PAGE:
Mexico has identified at least four of the 19 bodies found shot and burnt near the US border, prosecutors said Saturday.
Two Guatemalans – believed to be migrants – and two Mexicans were identified by their DNA after authorities discovered the bodies on January 22, the prosecutor’s office in the northern state of Tamaulipas said in a statement.
It said members of the Interior Ministry’s national search commission had been added to the investigation for “greater transparency”, in collaboration with the foreign ministry and the Guatemalan embassy in Mexico.
“It was determined that 16 correspond to the male sex, one to the female sex, and two are pending clarification” due to the severity of the burning, the prosecutors said.
A team of forensics experts, dentists, geneticists and criminology specialists has been formed to identify the victims.
Residents of the Guatemalan town of Comitancillo suspect at least a dozen of the victims are their relatives, according to authorities in the Central American country.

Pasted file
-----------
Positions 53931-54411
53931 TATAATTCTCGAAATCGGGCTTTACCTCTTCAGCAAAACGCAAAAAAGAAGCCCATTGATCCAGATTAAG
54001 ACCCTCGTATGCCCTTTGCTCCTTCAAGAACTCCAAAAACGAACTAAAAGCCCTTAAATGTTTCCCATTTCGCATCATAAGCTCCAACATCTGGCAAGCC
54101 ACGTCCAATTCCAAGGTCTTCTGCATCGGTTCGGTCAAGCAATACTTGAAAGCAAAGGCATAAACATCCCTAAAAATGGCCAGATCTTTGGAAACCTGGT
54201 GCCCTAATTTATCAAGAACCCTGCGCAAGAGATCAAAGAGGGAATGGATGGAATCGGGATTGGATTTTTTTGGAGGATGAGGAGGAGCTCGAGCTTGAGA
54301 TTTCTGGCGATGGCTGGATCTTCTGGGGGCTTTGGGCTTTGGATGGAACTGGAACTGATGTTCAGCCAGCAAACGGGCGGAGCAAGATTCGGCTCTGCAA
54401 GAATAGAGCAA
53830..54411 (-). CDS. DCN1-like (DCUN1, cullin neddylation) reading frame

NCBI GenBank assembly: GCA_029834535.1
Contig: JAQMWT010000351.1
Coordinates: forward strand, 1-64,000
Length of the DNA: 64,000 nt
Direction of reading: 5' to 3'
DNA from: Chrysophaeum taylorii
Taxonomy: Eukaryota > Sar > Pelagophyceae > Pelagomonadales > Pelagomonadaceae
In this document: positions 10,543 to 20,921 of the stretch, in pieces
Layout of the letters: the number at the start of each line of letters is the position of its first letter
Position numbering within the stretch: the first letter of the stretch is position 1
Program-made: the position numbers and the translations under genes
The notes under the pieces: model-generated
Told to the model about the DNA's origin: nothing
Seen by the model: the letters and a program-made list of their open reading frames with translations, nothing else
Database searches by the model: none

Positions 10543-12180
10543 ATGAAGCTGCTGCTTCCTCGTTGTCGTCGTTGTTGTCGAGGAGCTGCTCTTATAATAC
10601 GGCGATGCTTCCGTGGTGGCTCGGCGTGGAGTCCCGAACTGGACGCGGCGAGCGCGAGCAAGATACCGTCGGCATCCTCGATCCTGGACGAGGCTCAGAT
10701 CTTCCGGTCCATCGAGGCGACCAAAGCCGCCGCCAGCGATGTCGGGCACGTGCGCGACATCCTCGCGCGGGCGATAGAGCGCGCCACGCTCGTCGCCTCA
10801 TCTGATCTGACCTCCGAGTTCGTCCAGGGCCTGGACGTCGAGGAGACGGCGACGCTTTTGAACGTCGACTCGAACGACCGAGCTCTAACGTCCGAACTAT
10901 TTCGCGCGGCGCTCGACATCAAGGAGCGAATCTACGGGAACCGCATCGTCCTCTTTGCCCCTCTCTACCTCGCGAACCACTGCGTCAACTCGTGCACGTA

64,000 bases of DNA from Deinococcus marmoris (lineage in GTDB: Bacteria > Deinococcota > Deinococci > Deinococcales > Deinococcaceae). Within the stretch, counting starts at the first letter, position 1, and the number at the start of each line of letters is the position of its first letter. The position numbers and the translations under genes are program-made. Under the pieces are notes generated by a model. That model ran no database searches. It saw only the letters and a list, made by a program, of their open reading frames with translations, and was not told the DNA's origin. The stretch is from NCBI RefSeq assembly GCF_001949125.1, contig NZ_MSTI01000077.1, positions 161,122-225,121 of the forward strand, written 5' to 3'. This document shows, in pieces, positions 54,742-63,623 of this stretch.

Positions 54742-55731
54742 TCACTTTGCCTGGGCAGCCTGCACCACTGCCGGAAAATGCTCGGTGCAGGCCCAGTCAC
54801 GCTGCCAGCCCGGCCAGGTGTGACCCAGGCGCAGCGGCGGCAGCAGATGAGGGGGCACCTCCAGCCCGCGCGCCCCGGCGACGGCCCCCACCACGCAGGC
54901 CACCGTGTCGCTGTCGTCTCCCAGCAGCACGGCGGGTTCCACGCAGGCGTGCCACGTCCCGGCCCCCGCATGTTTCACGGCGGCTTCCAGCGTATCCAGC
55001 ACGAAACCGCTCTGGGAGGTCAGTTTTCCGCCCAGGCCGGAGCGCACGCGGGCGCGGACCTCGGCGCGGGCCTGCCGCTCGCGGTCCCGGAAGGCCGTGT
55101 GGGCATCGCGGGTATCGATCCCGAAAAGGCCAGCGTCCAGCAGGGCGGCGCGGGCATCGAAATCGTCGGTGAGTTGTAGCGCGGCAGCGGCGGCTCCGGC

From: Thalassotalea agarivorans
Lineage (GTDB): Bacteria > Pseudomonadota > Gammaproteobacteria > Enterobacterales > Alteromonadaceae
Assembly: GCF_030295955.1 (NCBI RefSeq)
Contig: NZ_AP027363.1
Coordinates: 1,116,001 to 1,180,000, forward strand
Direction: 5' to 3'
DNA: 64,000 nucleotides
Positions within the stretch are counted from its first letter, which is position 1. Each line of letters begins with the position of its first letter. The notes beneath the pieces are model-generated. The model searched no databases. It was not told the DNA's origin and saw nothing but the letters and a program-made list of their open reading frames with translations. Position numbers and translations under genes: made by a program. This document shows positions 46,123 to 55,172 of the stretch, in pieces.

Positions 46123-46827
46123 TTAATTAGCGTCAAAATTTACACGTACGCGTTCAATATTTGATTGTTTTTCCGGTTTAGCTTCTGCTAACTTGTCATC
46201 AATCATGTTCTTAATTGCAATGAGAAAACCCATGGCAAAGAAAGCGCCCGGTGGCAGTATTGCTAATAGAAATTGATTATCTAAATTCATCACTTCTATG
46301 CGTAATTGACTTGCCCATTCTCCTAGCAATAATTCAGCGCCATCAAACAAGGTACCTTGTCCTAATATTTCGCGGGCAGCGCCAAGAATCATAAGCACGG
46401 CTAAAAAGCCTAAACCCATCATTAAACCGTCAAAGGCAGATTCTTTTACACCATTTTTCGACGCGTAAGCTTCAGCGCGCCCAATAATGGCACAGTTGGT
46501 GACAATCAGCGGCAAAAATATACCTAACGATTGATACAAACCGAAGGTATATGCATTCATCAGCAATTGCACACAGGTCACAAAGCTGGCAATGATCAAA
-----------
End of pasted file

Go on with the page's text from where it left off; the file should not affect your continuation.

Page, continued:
Authorities in Tamaulipas, who worked with the neighbouring state of Nuevo Leon, established that 113 bullets were fired into a vehicle where the bodies were found.
Tamaulipas, on the coast of the Gulf of Mexico, is the shortest route to the United States from Guatemala, but it is dangerous because of the presence of gangs that kidnap, extort, and murder migrants.
The region is regularly the scene of clashes between the North West cartel, which controls part of Nuevo Leon, and the Gulf cartel, which has been present in Tamaulipas for decades.
Mexico is experiencing a wave of violence linked to organized crime, especially drug cartels that vie for control of the routes to the US.
The rate of violence has grown steadily in the country since the end of 2006, when the government handed the anti-narcotics file to the army.
More than 300,000 murders have taken place since that date, according to official figures.
Mexico recorded 34,523 murders in 2020, down slightly from 2019, which was a record year since the government began tracking them in 1997.